I had a very productive day of DIY yesterday. I made and installed a couple of flyscreens for our bedroom and the lounge room. Flyscreens are amazingly simple to make. All you need is a hacksaw, mitre box and a special tool for stuffing the spline into the slot which costs about two bucks. All the materials for the screens themselves can be bought at your local hardware store. The most important thing, though, is to get your measurements right. Geometric transformations in your head, the classic tool of IQ tests, are needed to ensure you're cutting the aluminium in the right direction.

After the screens we grabbed four bike storage hooks from Cell Bikes down on Parramatta Road and I installed them. This allows us to store our four bikes in a very small space. Hanging from the front wheel isn't ideal, but we need the space. I made a bit of a mess of the wall getting the holes drilled with my crappy non-hammer cordless drill, but once we get a shed built we'll repaint the room anyway.

before the makeover

The next project will happen tomorrow. We've bought some laminate flooring and a bunch of Ikea shelves. The laminate needs to acclimatise to the kitchen for two days, so that means we can't lay it until tomorrow lunchtime.

Apart from the floor and all the shelves, the crappy cupboard and bench in the middle there is coming out to be replaced with the Udden stainless steel console we've already got, supplemented with two drawer units. With those drawers and all the shelves, we should find ourselves with much more kitchen space and certainly it'll be a lot nicer.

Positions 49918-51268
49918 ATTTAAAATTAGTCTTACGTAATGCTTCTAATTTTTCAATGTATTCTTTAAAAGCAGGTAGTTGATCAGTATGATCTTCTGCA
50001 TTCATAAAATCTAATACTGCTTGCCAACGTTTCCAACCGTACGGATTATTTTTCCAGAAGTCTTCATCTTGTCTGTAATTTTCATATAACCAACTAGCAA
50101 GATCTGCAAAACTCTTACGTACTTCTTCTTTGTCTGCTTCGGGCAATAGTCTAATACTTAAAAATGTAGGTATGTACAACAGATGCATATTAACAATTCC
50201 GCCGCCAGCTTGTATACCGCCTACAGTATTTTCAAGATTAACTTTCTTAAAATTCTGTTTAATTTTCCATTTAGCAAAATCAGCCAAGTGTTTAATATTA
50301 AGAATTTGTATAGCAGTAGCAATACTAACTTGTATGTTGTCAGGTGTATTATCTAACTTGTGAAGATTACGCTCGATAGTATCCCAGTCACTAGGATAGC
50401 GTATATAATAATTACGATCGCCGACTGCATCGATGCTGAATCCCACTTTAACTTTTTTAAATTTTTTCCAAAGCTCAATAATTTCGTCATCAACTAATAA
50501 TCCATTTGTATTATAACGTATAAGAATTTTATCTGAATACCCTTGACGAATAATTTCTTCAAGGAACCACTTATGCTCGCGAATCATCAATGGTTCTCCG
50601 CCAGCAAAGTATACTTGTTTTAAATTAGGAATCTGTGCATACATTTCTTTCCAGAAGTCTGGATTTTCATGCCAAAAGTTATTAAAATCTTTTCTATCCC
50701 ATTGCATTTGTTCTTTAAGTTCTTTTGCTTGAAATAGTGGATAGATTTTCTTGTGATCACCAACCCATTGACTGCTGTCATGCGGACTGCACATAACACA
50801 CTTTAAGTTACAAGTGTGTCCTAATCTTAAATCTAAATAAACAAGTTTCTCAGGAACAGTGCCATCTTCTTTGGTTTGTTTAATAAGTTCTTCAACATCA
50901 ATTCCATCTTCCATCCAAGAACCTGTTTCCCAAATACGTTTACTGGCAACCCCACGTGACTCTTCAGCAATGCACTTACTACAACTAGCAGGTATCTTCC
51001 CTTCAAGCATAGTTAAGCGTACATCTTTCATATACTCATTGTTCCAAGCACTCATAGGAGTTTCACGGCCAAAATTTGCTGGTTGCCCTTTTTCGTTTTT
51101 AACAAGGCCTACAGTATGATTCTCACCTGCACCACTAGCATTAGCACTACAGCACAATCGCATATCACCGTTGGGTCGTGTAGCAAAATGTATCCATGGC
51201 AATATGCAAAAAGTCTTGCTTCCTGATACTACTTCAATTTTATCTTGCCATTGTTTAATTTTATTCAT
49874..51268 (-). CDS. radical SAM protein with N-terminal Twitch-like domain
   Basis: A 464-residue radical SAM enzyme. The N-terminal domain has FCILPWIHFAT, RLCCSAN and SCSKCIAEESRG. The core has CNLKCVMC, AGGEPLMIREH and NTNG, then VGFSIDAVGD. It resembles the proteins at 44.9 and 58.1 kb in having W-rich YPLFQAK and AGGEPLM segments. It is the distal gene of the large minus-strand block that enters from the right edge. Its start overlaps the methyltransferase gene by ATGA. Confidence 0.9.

Wall fastening

A question for any DIYers out there. I'm going to be installing an Udden shelf tomorrow and I'm wondering what kind of fastening to use. Ikea are very coy in their instructions: "Choose screws and fittings that are specially suited to the material in your wall/ceiling and have sufficient holding power." Which isn't very helpful.

I was thinking of using green wall plugs and 10G x 50mm screws but that shelf only has four screw holes, which would place quite a bit of load on such fixings. I've been trying to find some specs on what you can load on such screws, without much success. Given that we'll probably be storing glases and plates on it, I'd want something that's well and truly strong enough.

Should I consider one of the more technical fixings like Dynabolts and similar? There are varieties that don't seem to need special tools, and their web site gives excellent technical and installation information, not that I know how to interpret the technical specs.